There are two types of nostalgia: one with big, bold letters, remembrances, and references galore, and the other based on faithful recreation, utilizing both the good and bad aspects of college life to create a three-dimensional story. Vineeth Sreenivasan’s “Hridayam” falls squarely in the middle of this. On one hand, this is a nostalgic film for anyone who has ever attended an engineering college. Unlike “3 Idiots,” however, the hyper-specificity of the nostalgia will appeal to students who have migrated to any of the engineering colleges in the south, particularly Chennai. It also feels like Sreenivasan is trying to showcase the nostalgia of living in the early 2000s by making it a marketable and cool fad.
The film spans over a decade in the life of Arun Neelakandan (Pranav Mohanlal), and “Hridayam” takes the cliché route of exploring life in college to entering the phase of adulthood with as little conflict and as many musical montages as it possibly can without looking out of place. It’s not even a disadvantage that the movie is clichéd. The tropes of coming-of-age storytelling require a unique plot that makes it cohesive. Otherwise, we have the same brandy repackaged in a new bottle.
That’s also not to say that the brandy is entirely bad. It has just aged far too much. Dropping the analogy, I think the structuring of the screenplay is very much flawed. The decision to focus on the burgeoning romance between Arun and Darshana (Darshana Rajendran) is sweet, but it is cut short before entering its honeymoon phase. The reason behind it is also relatable, as is the reaction, forcing both the characters to be antagonistic towards each other. It goes downhill, however, when the movie focuses on Arun’s metamorphosing into the senior he has actively tried to avoid in his college days-a bully, always angry at the world. From a personal standpoint, it is relatable that you can lose your way or take a long, winding path in your college life to get it all together. But, at the very least, you can have some semblance of a reflection of reality, and “Hridayam” stumbles a lot there. The redemption track, on the other hand, starts promisingly with Arun’s character having an epiphany after looking around the apartment he is sharing; but the movie chooses to move ahead by introducing a new character, who becomes the Good Samaritan, guiding Arun to the right path. This, again, skews reality and takes the easy way out. The redemption track and the rest of college life are just rushed to the end of the first half.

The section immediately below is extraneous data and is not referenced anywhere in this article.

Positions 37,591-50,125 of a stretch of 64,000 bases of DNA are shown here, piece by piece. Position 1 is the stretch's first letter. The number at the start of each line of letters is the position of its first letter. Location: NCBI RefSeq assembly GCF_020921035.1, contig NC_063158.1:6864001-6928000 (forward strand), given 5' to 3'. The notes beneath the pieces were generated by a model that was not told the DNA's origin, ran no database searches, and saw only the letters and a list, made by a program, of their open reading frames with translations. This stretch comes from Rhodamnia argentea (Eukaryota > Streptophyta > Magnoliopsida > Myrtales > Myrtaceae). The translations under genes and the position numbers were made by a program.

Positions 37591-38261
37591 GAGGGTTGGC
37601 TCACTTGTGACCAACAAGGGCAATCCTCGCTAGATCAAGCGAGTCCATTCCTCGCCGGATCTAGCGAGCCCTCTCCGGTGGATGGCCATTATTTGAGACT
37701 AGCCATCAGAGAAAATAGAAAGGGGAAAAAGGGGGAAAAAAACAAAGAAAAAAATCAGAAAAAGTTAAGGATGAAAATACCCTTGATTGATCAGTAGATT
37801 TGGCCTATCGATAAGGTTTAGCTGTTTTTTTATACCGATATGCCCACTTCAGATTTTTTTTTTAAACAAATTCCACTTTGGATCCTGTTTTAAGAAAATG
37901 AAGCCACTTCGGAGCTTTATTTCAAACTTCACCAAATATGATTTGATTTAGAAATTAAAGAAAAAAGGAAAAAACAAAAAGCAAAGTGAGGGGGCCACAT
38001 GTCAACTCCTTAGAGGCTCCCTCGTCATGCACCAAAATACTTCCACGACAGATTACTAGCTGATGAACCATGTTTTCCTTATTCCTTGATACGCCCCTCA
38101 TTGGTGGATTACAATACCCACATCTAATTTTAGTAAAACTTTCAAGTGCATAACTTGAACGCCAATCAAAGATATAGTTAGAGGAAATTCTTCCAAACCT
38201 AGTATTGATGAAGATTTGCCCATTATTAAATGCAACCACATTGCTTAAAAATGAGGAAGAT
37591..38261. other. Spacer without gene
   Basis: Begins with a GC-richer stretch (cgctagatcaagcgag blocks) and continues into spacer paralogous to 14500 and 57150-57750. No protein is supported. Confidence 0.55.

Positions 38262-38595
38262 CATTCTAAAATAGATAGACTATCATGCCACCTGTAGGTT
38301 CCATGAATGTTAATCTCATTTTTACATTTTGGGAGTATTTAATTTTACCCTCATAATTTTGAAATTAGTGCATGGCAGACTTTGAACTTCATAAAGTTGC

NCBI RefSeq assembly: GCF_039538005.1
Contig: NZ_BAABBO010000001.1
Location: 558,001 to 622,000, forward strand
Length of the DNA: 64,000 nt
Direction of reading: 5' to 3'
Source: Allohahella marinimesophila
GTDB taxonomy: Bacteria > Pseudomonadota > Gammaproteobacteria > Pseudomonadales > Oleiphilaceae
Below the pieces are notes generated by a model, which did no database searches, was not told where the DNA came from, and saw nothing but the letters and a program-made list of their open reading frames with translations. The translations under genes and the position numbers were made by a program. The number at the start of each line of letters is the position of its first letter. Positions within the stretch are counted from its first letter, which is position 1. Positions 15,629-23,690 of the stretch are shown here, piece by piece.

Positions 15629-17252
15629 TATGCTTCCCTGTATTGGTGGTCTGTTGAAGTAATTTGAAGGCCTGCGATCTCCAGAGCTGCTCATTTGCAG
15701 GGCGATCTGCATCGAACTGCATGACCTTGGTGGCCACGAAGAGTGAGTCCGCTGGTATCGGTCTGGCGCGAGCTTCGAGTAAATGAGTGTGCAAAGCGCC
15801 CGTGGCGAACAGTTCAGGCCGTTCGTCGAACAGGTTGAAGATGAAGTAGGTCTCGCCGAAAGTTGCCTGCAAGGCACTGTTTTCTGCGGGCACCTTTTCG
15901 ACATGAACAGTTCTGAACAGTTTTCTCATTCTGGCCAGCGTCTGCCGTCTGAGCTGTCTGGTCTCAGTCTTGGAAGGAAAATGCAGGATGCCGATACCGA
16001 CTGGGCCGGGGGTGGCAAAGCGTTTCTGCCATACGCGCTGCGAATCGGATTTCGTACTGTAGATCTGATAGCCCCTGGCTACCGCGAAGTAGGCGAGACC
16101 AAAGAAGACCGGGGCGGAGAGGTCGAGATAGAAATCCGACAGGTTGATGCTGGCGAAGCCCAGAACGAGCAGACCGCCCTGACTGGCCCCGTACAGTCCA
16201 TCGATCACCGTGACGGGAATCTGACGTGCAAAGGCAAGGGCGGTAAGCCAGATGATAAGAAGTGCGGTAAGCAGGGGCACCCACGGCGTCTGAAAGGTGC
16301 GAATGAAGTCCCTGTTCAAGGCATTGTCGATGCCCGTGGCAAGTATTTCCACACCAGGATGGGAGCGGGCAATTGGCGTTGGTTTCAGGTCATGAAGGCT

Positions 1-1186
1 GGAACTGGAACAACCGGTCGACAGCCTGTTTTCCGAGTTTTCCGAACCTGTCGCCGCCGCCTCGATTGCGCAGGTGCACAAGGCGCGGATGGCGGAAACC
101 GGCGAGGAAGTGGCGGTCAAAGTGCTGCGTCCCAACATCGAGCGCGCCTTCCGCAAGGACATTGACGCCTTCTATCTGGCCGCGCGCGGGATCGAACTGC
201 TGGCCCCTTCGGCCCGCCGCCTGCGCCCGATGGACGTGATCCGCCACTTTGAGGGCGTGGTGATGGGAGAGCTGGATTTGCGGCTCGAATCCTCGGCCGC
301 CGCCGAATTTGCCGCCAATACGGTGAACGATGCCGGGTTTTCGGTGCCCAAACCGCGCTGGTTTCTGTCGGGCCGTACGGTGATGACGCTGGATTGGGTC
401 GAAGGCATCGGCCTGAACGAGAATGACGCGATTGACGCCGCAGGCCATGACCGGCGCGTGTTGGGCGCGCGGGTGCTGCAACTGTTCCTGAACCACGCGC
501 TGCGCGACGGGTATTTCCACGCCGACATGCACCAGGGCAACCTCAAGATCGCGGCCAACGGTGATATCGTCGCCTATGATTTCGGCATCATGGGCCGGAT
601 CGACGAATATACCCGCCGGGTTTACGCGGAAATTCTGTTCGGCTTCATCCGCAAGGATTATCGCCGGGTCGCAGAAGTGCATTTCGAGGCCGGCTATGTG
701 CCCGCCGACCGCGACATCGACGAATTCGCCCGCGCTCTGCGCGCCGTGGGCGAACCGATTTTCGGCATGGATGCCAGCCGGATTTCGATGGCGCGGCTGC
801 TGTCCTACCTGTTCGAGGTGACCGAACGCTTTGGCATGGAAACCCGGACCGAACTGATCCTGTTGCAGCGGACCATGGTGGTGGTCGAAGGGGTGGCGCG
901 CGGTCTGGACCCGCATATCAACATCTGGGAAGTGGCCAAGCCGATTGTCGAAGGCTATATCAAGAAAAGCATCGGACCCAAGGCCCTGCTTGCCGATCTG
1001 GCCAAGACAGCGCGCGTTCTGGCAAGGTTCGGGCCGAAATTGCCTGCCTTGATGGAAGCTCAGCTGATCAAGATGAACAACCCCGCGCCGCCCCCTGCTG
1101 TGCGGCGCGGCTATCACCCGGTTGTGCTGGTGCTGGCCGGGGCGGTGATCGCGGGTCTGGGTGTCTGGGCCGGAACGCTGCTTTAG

In the second half, the movie focuses on Arun exploring life after college. Instead of being narrative-driven, Sreenivasan takes the scenic route, literally and figuratively. (And yes, me being completely nitpicky about every aspect of the movie would drive away from the primary point here.) This is, at its core, a simple coming-of-age drama with flaws in its screenplay that bog it down. There are instances of easy plot contrivances and, later, conflicts that feel more manufactured than holistic, but we are already 70 minutes into a 180-minute movie. The criticism of montage-heavy storytelling aside, I will be damned if I didn’t say that the montages were actually well done. The songs blended well with the flawed narrative or the not-so-well-defined character arcs, strengthening these arcs and these moments far more than the screenplay could have done.